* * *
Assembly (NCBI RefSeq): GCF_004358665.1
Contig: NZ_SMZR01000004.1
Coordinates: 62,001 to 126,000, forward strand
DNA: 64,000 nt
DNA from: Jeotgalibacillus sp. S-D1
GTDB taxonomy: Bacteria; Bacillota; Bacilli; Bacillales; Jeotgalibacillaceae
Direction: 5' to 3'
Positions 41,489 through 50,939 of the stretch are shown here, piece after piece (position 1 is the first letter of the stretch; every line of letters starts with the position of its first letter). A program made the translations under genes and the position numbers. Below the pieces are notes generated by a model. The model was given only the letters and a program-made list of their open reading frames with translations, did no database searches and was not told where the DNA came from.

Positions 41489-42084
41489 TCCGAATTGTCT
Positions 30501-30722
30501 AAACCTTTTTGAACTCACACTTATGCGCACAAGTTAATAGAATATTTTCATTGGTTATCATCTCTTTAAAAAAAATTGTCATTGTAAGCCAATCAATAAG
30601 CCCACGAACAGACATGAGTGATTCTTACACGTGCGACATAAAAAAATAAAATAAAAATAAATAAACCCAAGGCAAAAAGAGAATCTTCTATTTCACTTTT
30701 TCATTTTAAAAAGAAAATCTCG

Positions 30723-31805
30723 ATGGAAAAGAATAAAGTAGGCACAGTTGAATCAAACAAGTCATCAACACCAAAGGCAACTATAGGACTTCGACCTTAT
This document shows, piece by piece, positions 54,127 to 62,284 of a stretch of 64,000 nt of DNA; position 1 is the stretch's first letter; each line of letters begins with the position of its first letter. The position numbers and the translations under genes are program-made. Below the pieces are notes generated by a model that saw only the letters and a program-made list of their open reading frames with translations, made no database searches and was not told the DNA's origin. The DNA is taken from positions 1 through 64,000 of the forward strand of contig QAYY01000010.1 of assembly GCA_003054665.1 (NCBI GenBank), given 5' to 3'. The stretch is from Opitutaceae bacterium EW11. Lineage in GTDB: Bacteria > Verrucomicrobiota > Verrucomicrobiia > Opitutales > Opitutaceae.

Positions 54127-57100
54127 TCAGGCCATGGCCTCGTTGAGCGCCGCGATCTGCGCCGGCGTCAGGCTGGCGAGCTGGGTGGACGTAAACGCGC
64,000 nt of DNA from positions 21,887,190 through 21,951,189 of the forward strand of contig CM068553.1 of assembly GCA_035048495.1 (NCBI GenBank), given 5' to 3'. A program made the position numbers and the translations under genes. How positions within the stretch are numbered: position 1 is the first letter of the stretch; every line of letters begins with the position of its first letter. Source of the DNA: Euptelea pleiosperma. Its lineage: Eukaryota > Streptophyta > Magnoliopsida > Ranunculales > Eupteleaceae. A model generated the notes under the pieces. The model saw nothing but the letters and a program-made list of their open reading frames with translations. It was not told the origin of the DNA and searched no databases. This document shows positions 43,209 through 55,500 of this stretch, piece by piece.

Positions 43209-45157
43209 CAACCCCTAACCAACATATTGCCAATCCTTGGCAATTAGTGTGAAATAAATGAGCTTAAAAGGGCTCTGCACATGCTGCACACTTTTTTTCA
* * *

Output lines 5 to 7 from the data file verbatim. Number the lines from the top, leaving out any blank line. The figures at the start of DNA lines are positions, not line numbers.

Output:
DNA from: Jeotgalibacillus sp. S-D1
GTDB taxonomy: Bacteria; Bacillota; Bacilli; Bacillales; Jeotgalibacillaceae
Direction: 5' to 3'